Egypt-US relations remain difficult and “honest” talks are needed to put them back on track, Egyptian Foreign Minister Nabil Fahmy warned Monday, even as the White House blasted a court’s mass death sentence.
Speaking on the eve of high-level meetings in Washington, Fahmy admitted ties had and may go through “turbulent times” since the 2011 revolution and the army’s subsequent ouster of democratically-elected president Mohamed Morsi last year.
As Fahmy addressed the Center for Strategic and International Studies, the White House said it was “deeply troubled” by the court sentencing 683 alleged supporters of Morsi’s Muslim Brotherhood to death, including spiritual leader Mohammed Badie.
“Today’s verdict, like the one last month, defies even the most basic standards of international justice,” the White House said, calling on the court in Minya to reverse its decision.
State Department spokeswoman Jen Psaki condemned the “unconscionable” mass trials and rulings.
“These actions will further add to instability, extremism and radicalization,” she added.
Fahmy is the highest-level Egyptian official to visit Washington since the army overthrew Morsi in July — a move that has strained ties with the US.
Washington has called for the military to restore democracy in the key regional ally.
The foreign minister is due to meet with both US Secretary of State John Kerry and Defense Secretary Chuck Hagel on Tuesday, only days after the US administration partially lifted a freeze on some $1.5 billion in mostly military aid to Cairo.
The US has agreed to deliver 10 Apache helicopters for counterterrorism efforts in the unruly Sinai peninsula and some $650 million in military aid, but withheld the rest of the funding until democratic progress is made.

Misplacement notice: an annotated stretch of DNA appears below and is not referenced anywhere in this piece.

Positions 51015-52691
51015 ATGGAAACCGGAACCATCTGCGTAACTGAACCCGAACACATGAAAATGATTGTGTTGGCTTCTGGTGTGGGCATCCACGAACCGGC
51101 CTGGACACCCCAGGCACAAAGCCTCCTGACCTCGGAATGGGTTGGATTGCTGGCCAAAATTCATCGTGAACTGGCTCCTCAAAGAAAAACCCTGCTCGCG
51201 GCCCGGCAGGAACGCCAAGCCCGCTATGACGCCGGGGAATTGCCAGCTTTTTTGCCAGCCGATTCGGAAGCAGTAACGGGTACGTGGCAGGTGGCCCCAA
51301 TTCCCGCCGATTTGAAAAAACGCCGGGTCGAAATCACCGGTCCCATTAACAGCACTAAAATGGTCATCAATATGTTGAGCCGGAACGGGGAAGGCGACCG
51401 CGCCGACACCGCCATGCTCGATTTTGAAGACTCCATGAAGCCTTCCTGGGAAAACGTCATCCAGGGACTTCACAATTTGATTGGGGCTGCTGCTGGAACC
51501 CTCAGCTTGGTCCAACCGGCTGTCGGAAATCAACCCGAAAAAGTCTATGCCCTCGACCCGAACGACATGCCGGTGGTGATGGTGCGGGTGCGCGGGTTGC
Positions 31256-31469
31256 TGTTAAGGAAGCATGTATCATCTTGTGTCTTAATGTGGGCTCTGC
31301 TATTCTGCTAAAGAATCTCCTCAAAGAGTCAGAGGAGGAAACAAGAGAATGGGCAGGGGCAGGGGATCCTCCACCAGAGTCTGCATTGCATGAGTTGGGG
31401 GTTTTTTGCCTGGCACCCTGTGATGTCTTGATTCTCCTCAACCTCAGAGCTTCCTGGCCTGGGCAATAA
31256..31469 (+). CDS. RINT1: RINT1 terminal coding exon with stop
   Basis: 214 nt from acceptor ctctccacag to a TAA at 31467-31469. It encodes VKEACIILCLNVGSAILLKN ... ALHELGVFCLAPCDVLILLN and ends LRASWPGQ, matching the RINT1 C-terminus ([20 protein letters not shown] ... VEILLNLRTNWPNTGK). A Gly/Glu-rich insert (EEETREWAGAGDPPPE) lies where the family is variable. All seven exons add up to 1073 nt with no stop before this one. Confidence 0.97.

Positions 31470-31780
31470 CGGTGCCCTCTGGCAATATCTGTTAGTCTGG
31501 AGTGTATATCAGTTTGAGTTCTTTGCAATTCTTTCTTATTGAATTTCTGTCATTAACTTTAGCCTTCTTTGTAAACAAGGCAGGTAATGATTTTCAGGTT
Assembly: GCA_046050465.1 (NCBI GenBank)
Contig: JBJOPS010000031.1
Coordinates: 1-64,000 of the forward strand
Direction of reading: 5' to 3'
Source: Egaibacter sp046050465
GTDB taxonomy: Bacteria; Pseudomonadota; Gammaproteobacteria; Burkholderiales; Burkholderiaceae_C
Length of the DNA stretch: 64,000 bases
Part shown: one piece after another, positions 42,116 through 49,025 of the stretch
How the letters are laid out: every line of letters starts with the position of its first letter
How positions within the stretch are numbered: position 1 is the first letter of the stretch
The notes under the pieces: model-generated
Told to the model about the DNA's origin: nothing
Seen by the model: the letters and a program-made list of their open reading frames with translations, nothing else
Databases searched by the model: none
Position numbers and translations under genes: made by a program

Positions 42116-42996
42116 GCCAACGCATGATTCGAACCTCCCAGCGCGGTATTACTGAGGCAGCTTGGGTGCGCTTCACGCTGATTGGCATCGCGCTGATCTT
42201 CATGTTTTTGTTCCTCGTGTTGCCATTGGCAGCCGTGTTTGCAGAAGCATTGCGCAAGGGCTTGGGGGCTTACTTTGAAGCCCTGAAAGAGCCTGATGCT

Fahmy said that “the whole of society is going through a transformation… as we build a modern Egypt,” pledging to “build a more open society for everyone.”
And he suggested the Minya court ruling could yet be overturned, saying “don’t jump to conclusions that the case is determined one way or the other, before it is… let the legal process follow through.”
He also took issue with what he called the “US narrative” since Morsi’s ouster saying Egypt was not just engaged in a political crisis, but in “an existential struggle over the identity of Egypt as a people… and the future of Egypt as a nation.”
The minister, a former ambassador to the US, highlighted what he called “a wave of terrorism” that has swept the country since Morsi’s overthrow.
– ‘Complacency and stagnation’ –
“It is in the interests of both countries to renew the unique rationale of the Egypt-US relationship that seems to have gone adrift in years past,” Fahmy said.
“In doing so we must both recognize the new realities that we both face. The US must recognize that there is a new Egypt with a vigorous, demanding population, one that will continue to engage the world, but will not reconcile itself to a subordinate role or accept outside pressure.”
Even though “the fundamentals of this relationship have been tested, and the confidence has frequently been eroded,” Fahmy voiced confidence that ties would emerge much stronger.
Before former leader Hosni Mubarak was toppled by popular protests in 2011, US-Egypt ties had “suffered from complacency and even at points in times stagnation,” he said.
“It will require a candid, honest, conceptual conversation between both sides. That conversation will not conclude during this visit, for much dust still has to settle before a dialogue can intensify and come to fruition.”
When the US froze most of its aid to Egypt in October, the US administration said it was “recalibrating its assistance,” which over the years has been heavily weighted toward the military that buys US-made arms and weaponry.
More talks were needed after last week’s announcement of a partial resumption of aid to discuss “other aspects of the aid package that also need to be addressed,” Fahmy said.